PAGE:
By Adetayo Alabi, associate professor of English
Telling Our Stories (Palgrave/MacMillan, 2005) investigates the continuities and divergences in selected Black autobiographies from Africa, the Caribbean, and the United States. The stories of slaves, creative writers, and political activists are discussed both as texts produced by individuals who are products of specific societies and as interconnected books. The book identifies influences of environmental and cultural differences on the texts while it adopts cross-cultural and postcolonial reading approaches to examine the continuities and divergences in them.
“Black is the color of the autobiographies that Adetayo Alabi rereads in Telling Our Stories. Slaves, creative writers, and political activists, the self-conscious narrators in writing and through readers create communities and establish continuities – across both centuries and continents, from the African slave trade to the United States civil rights movement and the Caribbean ‘lionhearted gal.’ Alabi’s radical reactivation of autobiography as a genre of resistance and mobilization is a compelling inquiry into a critical past and on behalf of an even more crucial promise.”
—Barbara Harlow, The University of Texas at Austin
“Alabi’s book is a long overdue and most welcome addition to the scholarly library on ‘the African diaspora.’ A major distinguishing mark of this field of study is the exploration of the links between regional segments of the Black world, in terms of continuities and divergences in their recognition of their common racial backgrounds and histories. Alabi makes two other valuable contributions to this field: one, an inclusion of oral African texts in his discussion of the genre; and two, an especially welcome interrogation of the concept of ‘autobiography’ employed in Western discourses of the genre. Now I am finally ready to teach the course I have been planning for!”
—Isidore Okpewho, State University of New York, Binghamton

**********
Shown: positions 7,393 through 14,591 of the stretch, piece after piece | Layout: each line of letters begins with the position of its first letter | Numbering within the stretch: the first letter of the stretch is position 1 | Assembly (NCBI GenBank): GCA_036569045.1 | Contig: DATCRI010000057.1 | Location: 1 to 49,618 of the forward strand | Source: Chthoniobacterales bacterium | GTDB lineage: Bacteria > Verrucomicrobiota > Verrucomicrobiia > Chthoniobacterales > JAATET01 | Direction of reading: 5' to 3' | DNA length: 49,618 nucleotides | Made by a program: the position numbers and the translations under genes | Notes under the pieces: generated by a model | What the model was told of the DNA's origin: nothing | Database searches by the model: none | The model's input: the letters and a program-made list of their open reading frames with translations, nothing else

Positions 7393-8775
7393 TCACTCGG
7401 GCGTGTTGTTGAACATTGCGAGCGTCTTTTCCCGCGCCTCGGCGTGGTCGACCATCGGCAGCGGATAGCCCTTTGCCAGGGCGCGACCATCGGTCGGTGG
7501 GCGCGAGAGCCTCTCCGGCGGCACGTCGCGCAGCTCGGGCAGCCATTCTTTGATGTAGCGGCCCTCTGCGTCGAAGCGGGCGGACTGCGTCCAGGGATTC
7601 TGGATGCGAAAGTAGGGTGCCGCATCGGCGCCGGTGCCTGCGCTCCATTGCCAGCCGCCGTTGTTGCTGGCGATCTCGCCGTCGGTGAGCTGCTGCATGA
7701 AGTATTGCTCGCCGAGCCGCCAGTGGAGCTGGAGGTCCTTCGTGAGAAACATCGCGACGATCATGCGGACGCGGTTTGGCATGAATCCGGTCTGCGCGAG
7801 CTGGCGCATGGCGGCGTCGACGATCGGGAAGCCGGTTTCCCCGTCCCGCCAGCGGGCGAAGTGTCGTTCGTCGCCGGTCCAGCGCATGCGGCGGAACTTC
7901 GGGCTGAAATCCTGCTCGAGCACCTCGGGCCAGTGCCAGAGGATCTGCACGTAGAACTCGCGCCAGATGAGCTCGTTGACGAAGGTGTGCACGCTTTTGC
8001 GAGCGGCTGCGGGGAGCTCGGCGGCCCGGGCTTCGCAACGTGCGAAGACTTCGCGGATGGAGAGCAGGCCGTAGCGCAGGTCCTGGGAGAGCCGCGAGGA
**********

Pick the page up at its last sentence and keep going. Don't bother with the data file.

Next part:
“The book offers a dexterous analysis of three fundamental terms of modern black self definition: individuality, communality, and resistance. Alabi teaches readers of black autobiography how tropes of individualism dwells in narratives of the collective.”
—Adélékè Adéèkò, University of Colorado, Boulder
“This book theorizes on testimonial narratives from both sides of the Atlantic. Race, class, and gender go “marching on” in this significant cross-cultural analysis. Telling Our Stories convenes a trans-Atlantic exegetical festival with familiar voices of modern griots such as Nelson Mandela, Wole Soyinka, Frederick Douglass, Maya Angelou, Malcolm X, and Derek Walcott. Shifting the focus of creative burden from self to community, and their interface, the p0testimonial narrative embodies the oral-written agency, signaling a celebration of both political resistance and innovation. With the publication of this substantial comparative work, Adetayo Alabi has dared to enter the often dreaded forest of a thousand critical dis-junctures—carefully synthesizing in order to illuminate our understanding of naming, place, and identity in African and African diasporan discourse and cultures.”
—Niyi Afolabi, University of Massachusetts-Amherst
“This is a solid contribution to Black autobiographical discourse. Its unique strength is in the bridge it builds between the African and the diasporan. It is a book that shows the autobiographical genre as central to understanding the life continuities, the survival, and the identity of the Black person in postimperial Africa and its diaspora. It is the work of a scholar whose knowledge of Black oral and written traditions and of contemporary western theories provides him formidable skills in handling the materials. It is a must read for teachers, students, and cultural theorists.”
—Abdul-Rasheed Na’Allah, Western Illinois University
Adetayo Alabi teaches Postcolonial and International Literatures at the University of Mississippi. He published entries in the Encyclopedia of Postcolonial Literatures and in The Companion to African Literatures. He has also published several chapters in books, including Ogoni’s Agonies: Ken Saro-Wiwa and the Crisis in Nigeria, The African Diaspora: African Origins and New World Identities, and Marvels of the African World: African Cultural Patrimony, New World Connections, and Identities; and in journals like Liwuram, African Literature Today, and In-Between.